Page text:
While at the “Django Unchained” press conference, Foxx made it clear he was ever so eager to work with Tarantino on it. He had no qualms about playing a slave, and what attracted him to the role was Django’s uprising. Movies have always been an outlet for the artists who make them and the audiences that watch them, and Foxx explained what makes this one particularly cathartic.
“When you see movies about slavery…we never get a chance to see the slave actually fight back, actually do for himself, and in this movie there are a lot of firsts,” Foxx said.
Despite the fact it is a genre movie and a revenge fantasy of sorts, “Django Unchained” does deal with America’s dark history of slavery. Tarantino never sugar coats it for mass audience consumption, but then again, why should anyone? It’s an ugly part of the past we’d like to ignore, but it needs to be acknowledged so we can learn from it in the hopes of never repeating it again. As a result, the movie has been greeted with controversy over its subject matter and the frequent use of the n-word with many people (and not just Spike Lee) complaining loudly about it. But Foxx, in an interview with Keith Staskiewicz of Entertainment Weekly, said he is not surprised at the strong response “Django Unchained” has been getting and doesn’t think anyone else should be either.
“You know it’s going to be controversial!” Foxx told Staskiewicz. “That’s what’s been blowing my mind, people saying, did you know this was going to be controversial? It’s like, come on man! Did you read the script? Why would Quentin Tarantino do anything that wasn’t controversial? What movie of his have you seen where you went, oh, this is a Hallmark Movie and rated G? That’s not what you sign up for. You don’t sign up for that.”
Still, Foxx admitted it was a tough movie to make considering part of it was shot at the Evergreen Plantation in Louisiana. It was at this same plantation where slaves were made to work, and they suffered and toiled under brutal conditions. Being there must have been deeply unsettling for everyone involved in the movie’s making, and it certainly had a strong impact on Foxx which he wasn’t about to ignore.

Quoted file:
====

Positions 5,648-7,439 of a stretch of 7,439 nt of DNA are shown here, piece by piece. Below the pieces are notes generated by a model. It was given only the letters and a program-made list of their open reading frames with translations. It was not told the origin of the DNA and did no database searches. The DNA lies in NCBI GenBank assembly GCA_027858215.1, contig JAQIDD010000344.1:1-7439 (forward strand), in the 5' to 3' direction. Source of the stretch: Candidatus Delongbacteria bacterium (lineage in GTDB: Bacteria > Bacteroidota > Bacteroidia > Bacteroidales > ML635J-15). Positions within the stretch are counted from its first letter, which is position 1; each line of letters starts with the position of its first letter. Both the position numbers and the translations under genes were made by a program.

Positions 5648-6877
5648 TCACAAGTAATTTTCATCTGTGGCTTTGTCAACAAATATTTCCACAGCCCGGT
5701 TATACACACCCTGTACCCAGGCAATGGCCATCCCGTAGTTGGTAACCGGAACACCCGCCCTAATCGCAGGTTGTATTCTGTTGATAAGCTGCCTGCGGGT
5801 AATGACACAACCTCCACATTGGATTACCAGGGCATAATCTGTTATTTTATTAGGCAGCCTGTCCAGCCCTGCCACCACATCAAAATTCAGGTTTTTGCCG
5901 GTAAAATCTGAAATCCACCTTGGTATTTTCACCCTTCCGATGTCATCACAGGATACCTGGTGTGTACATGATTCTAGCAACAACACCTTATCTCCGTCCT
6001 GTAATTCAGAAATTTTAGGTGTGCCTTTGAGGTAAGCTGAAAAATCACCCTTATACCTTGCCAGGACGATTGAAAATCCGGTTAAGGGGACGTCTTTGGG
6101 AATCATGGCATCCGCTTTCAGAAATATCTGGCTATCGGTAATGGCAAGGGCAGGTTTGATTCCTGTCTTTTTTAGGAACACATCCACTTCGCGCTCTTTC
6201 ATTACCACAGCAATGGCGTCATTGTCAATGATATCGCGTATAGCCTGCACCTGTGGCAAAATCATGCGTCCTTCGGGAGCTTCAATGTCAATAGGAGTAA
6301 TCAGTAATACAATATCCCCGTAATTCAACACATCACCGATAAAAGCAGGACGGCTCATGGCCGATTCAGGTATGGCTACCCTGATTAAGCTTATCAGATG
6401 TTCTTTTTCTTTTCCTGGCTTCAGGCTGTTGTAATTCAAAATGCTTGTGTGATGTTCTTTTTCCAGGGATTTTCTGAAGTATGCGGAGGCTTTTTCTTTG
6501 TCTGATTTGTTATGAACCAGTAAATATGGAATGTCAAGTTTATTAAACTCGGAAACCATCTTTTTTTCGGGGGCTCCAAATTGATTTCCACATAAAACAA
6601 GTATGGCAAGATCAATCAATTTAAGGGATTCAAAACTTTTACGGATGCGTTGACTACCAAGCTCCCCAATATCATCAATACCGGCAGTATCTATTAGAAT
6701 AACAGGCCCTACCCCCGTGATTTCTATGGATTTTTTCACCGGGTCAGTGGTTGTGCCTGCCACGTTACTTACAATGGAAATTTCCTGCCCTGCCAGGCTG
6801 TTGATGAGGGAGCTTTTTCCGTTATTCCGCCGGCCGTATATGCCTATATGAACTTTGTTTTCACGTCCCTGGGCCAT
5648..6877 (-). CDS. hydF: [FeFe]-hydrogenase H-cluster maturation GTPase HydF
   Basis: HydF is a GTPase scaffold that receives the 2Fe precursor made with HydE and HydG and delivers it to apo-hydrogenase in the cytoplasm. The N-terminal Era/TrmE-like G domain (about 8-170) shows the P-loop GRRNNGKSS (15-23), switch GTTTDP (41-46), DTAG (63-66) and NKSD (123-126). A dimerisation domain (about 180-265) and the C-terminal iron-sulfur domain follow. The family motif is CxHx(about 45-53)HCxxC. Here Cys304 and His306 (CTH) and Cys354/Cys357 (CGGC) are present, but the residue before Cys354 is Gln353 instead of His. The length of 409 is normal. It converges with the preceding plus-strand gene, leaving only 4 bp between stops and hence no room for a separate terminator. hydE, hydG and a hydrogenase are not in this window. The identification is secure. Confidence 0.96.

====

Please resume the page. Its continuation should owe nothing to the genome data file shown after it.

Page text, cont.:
“It’s tough shooting when you’re in plantation row and that’s where your ancestors were persecuted and killed, and we were respectful of that,” Foxx told Staskiewicz.
Regardless of the controversy, “Django Unchained” proved to be one of the most entertaining movies of 2012 thanks to Tarantino’s clever screenplay and direction, and also because of the sensational performances from the cast. Jamie Foxx can add Django to his roster of great screen roles in a career which still has many more to be revealed. Foxx also made a very good point about the film’s subject matter to Adam Edelman of the New York Daily News which people really need to think about.
“Every two, three years there is a movie about the Holocaust because they want you to remember and they want you to be reminded of what it was,” Foxx said. “When was the last time you seen a movie about slavery?”
Quentin Tarantino once said he did not have an “Age of Innocence” in him like Martin Scorsese did, but after watching his 9th film “Once Upon a Time in… Hollywood,” I think he may be mistaken. Yes, it does have an R-rating like and features some truly brutal moments of violence where faces are literally pounded in, but this is largely a loving tribute to the Hollywood of the 1960’s and of the actors and filmmakers which inhabited it. Considering Tarantino’s attention to detail and his fetish for any kind of artifact from this era, I have no doubt he would have loved to have been a filmmaker back then if he could.
Tarantino and his longtime cinematographer Robert Richardson transport us back to the Hollywood of 1969 where we meet Rick Dalton (Leonardo DiCaprio), an actor and former star of a “Wanted Dead or Alive”-like television series called “Bounty Law.” After having a conversation with his agent Marvin Schwarzs (Al Pacino, more restrained than usual), he comes to see how washed up his career has become as he is reduced to doing guest spots as the villain on various television shows. The only person he can talk to about his troubles is his best friend and stunt double Cliff Booth (Brad Pitt) who is always around to have a drink with and drive him around town as Rick has had one DUI too many.
“Once Upon a Time in… Hollywood” is kind of like a Robert Altman film in that it doesn’t have a straightforward plot. Instead, it acts as a day in the life story as we watch Rick Dalton try to move on with his acting career as an important decision hangs over him, whether or not to move to Italy where he can star in low budget spaghetti westerns. When the story isn’t focused on him, it focuses on Cliff who seems content to live in a trailer out in Van Nuys with his dog who is a bit annoyed at him for serving him the kind of dog food which slides out of its steel can as if it were pure slime.